One of the five specific wine growing areas in the Austrian province or generic wine growing area Burgenland. In 2016 a restructuring took place with partial changes in the designations and area boundaries. Although the name remained the same, there were changes in the boundaries. Some areas of the Neusiedlersee wine-growing region were assigned to the Leithaberg wine-growing region (formerly Neusiedlersee-Hügelland). These were the communities Jois and Winden, as well as some of the vineyards of the community Neusiedl am See. The area is named after the 320 km² large and 36 km long steppe lake. In the vernacular it is mostly called "Seewinkel" because it nestles at an angle to the lake. From the north of the federal state it stretches along the northern and the entire eastern shore of the lake to the border with Hungary.
Well-known wine-growing communities are Andau, Apetlon, Frauenkirchen, Gols (one of the largest in Austria), Halbturn, Illmitz, Kittsee, Mönchhof, Neusiedl am See (only some of the vineyards), Tadten, Pamhagen, Podersdorf, St. Andrä, Wallern and Weiden. The "Seewinkel Wine Route" begins at Neusiedl am See and runs along the Hungarian border, past the "Lange Lacke" nature reserve and back to Neusiedl. The most famous vineyards include Altenberg, Alte Satz, Bless, Edelgrund, Gabarinza, Goldberg, Hallebühl, Heideboden, Kreuzjoch, Neuberg, Reitäcker, Salzberg, Schafleiten, Siebenmahd, Spiegel, Straßenäcker, Ungerberg and Zwickeläcker.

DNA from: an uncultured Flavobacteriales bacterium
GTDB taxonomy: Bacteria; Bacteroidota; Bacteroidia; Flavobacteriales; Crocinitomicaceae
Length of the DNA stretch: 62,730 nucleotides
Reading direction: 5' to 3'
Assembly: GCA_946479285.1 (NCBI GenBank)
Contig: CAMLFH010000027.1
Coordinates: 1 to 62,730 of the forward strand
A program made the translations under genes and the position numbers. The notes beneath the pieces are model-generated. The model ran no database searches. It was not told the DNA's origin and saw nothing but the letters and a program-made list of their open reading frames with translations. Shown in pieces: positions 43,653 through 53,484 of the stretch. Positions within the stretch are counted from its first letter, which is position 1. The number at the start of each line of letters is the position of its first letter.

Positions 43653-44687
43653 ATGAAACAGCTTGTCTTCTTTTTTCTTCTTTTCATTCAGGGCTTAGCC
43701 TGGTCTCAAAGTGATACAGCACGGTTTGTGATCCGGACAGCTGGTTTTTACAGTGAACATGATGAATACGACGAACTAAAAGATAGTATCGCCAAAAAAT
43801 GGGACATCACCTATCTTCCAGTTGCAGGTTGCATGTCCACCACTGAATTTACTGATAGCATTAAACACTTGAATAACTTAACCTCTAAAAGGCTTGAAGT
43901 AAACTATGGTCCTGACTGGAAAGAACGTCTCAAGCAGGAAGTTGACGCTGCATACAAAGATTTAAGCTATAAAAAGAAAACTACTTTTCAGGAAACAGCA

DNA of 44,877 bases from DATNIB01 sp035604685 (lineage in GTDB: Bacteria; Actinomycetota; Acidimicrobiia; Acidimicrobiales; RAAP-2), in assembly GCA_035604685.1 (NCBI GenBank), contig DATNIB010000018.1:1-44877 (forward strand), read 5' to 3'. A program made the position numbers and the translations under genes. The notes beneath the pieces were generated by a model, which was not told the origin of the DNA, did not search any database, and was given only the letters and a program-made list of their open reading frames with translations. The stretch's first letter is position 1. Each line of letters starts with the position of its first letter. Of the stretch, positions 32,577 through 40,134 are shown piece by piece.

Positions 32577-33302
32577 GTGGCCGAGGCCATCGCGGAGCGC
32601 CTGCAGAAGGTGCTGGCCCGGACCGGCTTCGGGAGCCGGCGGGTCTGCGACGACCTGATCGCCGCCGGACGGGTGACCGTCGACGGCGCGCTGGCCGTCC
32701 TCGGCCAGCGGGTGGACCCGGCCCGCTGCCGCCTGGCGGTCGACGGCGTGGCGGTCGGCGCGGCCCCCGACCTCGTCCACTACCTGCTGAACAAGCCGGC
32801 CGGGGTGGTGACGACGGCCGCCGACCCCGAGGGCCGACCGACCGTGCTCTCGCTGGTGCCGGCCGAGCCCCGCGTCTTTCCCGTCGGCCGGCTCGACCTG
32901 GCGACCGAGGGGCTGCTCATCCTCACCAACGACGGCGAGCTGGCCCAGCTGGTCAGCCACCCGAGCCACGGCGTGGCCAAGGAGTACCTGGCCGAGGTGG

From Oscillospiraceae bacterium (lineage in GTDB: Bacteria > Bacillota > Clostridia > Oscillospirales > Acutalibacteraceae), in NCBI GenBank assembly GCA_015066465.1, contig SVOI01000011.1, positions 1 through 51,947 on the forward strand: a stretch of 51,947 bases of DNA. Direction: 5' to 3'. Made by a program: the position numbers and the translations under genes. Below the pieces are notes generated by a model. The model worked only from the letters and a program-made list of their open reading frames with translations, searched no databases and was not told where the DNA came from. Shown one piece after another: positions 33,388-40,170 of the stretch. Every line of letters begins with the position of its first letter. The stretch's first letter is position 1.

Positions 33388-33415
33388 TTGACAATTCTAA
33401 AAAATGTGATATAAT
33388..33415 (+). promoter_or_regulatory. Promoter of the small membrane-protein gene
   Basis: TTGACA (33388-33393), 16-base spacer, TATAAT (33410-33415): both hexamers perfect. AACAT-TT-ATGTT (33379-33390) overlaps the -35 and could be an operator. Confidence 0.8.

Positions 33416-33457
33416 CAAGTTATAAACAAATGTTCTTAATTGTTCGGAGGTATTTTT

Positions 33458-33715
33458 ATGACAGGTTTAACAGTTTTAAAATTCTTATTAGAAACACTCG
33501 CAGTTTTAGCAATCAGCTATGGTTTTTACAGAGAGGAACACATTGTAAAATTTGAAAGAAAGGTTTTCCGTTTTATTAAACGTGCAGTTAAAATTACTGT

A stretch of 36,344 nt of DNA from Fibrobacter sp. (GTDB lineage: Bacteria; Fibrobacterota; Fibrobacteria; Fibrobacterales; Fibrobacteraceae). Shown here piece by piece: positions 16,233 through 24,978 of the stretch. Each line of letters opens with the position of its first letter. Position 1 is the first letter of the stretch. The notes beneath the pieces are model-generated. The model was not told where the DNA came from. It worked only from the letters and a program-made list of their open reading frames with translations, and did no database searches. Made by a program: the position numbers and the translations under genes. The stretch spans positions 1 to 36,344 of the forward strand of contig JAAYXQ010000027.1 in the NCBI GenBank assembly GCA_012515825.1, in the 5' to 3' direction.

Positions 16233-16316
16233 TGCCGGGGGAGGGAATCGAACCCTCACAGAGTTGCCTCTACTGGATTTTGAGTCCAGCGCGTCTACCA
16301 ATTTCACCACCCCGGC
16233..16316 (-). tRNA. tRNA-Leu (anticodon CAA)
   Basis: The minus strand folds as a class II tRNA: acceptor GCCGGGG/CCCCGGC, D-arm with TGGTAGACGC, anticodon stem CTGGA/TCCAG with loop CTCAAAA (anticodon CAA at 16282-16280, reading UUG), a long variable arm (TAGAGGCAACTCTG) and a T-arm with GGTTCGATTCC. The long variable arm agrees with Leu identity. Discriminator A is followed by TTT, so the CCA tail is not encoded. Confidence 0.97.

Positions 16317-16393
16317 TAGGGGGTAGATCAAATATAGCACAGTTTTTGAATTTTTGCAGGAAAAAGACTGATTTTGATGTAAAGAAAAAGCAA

Like all waters, Lake Neusiedl has a positive regulating effect on viticulture. The climate is characterised by Pannonian and continental influences. The large Neusiedlersee has a climate-regulating effect and in autumn, in conjunction with the lake mists that occur, it acts as a heat reservoir. This also contributes to the formation of botrytis (noble rot) and thus to the production of noble sweet wines, which have a very long tradition in this area. The vegetation cycle is longer than average with up to 250 days per year. The soil types predominate loess, black earth, gravel and sand.
In 2017 the vineyards covered a total of 6,675 hectares of vines. Compared to 2009 with 7,159 hectares, this was a reduction of 7%. The share of red wine varieties amounts to 48.4% and that of white wine varieties to 51.6%. The dominant variety with about a quarter of the total area is the red wine variety Zweigelt, followed by Welschriesling, Grüner Veltliner and Blaufränkisch with about one tenth each:
|Grape variety - austrian
|officially authorised in Austria
|Zweigelt||Blauer Zweigelt, Rotburger||red||1.605||24,0||1.813|